|22||4. Public health and primary care||Clinical pharmacist-led medication reconciliations and medications reviews: a proposal for a standardized process and outcome measures to improve care and optimize resources||The research proposes a standardized assessment form for the direct patient care work of a clinical pharmacist. This form can be used for any medication reconciliation and medication review process. It proposes the collection of social determinants of access to medications, the assessment of the management of medications, adherence, outcome measures to assess factors impacting access to medications, identified pharmacotherapeutic issues according to Heppler and Strand, and qualifying these according to severity and complexity of case. In addition, cost on the health system level and patient level are assessed. The outcome measures chosen, if applied cross FHTs, will allow a sector wide comparison of the work of the clinical pharmacist in quantitive, qualitative and cost aspects. It will provide information to initiate focussed quality improvement projects to improve care and measurable outcomes for patients.|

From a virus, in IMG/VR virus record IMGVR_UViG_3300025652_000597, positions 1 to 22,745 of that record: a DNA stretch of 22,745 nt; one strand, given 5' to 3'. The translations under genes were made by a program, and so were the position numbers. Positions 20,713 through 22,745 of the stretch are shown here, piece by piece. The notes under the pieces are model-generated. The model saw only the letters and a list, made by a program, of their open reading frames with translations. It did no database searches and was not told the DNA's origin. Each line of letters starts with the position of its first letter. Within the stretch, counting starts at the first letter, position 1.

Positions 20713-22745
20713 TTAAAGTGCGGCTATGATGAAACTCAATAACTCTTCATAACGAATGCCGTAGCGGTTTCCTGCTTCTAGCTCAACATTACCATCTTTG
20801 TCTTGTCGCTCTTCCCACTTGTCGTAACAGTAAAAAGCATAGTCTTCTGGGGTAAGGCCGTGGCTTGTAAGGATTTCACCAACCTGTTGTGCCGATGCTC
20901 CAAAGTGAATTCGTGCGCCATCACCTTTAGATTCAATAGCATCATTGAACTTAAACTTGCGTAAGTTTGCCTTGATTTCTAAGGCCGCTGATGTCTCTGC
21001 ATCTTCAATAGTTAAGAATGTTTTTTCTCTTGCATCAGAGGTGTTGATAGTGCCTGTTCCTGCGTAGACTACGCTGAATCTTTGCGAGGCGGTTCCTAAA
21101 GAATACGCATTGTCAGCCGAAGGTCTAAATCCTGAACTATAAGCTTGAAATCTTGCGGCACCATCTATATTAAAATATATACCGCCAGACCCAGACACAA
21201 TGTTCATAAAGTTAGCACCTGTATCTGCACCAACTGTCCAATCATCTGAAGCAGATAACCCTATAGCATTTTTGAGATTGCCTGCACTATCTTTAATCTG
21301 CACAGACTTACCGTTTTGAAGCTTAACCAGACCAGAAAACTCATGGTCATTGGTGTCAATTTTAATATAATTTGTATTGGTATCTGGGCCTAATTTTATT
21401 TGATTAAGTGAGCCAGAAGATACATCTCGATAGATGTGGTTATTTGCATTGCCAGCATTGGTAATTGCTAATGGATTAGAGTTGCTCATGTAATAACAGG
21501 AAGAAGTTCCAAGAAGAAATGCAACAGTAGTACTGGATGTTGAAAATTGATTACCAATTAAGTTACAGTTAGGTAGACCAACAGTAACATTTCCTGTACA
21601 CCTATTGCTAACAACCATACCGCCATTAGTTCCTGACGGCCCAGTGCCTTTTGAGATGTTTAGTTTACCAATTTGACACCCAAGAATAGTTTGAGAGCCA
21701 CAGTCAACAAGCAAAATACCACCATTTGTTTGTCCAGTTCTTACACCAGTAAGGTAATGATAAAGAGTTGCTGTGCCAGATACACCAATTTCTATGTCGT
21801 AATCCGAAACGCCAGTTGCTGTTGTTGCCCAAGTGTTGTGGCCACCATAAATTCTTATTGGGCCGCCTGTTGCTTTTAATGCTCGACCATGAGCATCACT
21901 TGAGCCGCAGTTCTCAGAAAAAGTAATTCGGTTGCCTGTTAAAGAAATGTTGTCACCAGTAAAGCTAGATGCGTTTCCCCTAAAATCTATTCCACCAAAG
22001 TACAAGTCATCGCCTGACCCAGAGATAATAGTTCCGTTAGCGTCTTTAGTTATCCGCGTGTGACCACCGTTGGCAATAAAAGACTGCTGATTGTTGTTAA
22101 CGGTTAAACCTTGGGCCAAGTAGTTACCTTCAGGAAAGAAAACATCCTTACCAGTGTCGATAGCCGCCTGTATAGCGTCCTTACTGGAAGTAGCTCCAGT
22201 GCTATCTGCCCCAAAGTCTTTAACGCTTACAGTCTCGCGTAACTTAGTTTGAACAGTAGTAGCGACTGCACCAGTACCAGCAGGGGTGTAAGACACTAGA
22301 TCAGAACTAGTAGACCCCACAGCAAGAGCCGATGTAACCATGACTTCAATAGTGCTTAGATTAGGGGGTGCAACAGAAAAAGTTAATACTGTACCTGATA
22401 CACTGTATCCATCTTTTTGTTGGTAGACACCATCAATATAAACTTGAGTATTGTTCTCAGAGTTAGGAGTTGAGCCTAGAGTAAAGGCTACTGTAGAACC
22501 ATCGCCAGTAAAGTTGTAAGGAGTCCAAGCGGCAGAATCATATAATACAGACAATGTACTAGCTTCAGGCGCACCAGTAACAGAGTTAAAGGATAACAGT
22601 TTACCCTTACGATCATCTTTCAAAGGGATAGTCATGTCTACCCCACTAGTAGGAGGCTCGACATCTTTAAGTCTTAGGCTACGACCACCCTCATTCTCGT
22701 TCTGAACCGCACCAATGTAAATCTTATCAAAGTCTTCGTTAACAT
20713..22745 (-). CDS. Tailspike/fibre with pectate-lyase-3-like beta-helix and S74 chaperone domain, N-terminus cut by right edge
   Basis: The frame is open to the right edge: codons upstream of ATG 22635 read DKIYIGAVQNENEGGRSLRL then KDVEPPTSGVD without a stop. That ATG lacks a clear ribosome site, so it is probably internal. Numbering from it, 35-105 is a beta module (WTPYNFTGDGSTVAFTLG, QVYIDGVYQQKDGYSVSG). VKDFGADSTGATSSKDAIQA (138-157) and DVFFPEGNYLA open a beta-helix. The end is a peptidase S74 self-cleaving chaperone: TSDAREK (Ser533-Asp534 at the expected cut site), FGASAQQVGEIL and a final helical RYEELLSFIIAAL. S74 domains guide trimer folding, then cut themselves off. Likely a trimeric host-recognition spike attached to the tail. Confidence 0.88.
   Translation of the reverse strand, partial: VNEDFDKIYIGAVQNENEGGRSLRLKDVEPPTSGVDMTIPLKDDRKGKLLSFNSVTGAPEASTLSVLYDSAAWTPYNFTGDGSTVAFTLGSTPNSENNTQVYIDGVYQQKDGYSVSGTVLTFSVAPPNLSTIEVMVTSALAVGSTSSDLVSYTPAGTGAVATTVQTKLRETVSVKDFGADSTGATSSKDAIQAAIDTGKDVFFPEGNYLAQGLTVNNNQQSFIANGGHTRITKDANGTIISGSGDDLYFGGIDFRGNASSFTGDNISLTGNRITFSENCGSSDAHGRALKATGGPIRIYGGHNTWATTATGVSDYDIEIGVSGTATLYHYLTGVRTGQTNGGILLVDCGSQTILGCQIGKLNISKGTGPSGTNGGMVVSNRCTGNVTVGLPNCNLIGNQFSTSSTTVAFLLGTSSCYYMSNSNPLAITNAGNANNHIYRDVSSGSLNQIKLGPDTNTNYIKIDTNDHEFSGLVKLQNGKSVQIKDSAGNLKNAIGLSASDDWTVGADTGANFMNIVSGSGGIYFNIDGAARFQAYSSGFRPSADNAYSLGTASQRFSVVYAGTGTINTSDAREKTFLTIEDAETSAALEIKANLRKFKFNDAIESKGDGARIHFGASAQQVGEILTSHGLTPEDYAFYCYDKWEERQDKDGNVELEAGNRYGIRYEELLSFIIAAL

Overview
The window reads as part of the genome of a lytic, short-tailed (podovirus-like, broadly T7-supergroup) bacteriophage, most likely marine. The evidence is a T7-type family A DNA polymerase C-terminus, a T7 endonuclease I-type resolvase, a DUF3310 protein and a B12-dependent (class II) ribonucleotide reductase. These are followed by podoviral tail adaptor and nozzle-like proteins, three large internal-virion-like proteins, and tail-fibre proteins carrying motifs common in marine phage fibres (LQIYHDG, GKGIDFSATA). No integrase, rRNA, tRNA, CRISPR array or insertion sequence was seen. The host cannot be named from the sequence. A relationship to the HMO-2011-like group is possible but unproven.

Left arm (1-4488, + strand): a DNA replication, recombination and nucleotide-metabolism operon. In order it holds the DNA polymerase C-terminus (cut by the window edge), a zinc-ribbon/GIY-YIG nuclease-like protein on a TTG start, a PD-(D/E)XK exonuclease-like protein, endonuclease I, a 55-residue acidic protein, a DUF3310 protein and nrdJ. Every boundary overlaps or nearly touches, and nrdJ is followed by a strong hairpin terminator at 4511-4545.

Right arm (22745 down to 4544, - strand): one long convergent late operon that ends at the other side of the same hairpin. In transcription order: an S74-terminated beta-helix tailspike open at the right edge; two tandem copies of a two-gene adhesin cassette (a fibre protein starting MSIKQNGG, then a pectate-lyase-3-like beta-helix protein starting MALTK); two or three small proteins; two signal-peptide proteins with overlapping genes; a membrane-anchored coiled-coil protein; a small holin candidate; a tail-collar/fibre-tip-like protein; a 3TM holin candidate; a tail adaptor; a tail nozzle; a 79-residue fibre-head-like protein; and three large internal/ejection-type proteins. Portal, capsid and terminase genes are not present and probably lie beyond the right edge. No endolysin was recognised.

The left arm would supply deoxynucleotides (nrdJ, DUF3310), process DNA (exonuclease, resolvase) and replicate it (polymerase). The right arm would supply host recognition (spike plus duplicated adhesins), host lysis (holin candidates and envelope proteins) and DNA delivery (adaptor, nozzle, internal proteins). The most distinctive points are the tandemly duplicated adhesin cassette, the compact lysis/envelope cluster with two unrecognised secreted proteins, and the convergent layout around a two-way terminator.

|23||5. Addressing social determinants of health||Mobility Clinic COVID-19 Pandemic Patient Outreach Program||Individuals with physical disabilities are at greater risk for adverse health events during COVID-19. There is limited access to health care and resources, which means a greater risk of health destabilization, social support disruptions, and increased social isolation, all of which can have detrimental effects on the physical and mental well-being of individuals with physical disabilities. An outreach program was developed to proactively identify issues that may be exacerbated by the pandemic and help to identify risks and mitigate them where possible. The screening algorithm was developed by our interdisciplinary Mobility Clinic team, and focuses on 5 domains: health destabilization, mental health, access to services and supports, social isolation, and caregiver stress. The screening algorithm was administered by phone to individuals identified as past and current Mobility Clinic patients. Any risks identified received further investigation by the team. We also used this contact as an opportunity to inform and educate patients on the risks of COVID-19 and what they could do to protect themselves. After the initial calls, we continued to follow up with patients every 6-8 weeks throughout the duration of the pandemic to identify new risks or concerns. The outreach program helps us to proactively identify risks for individuals with physical disabilities and address any healthcare needs they have. On a wider scale, the program can be modified and employed for other vulnerable populations that are at increased risk for health destabilization and support disruptions, including frail and elderly individuals.|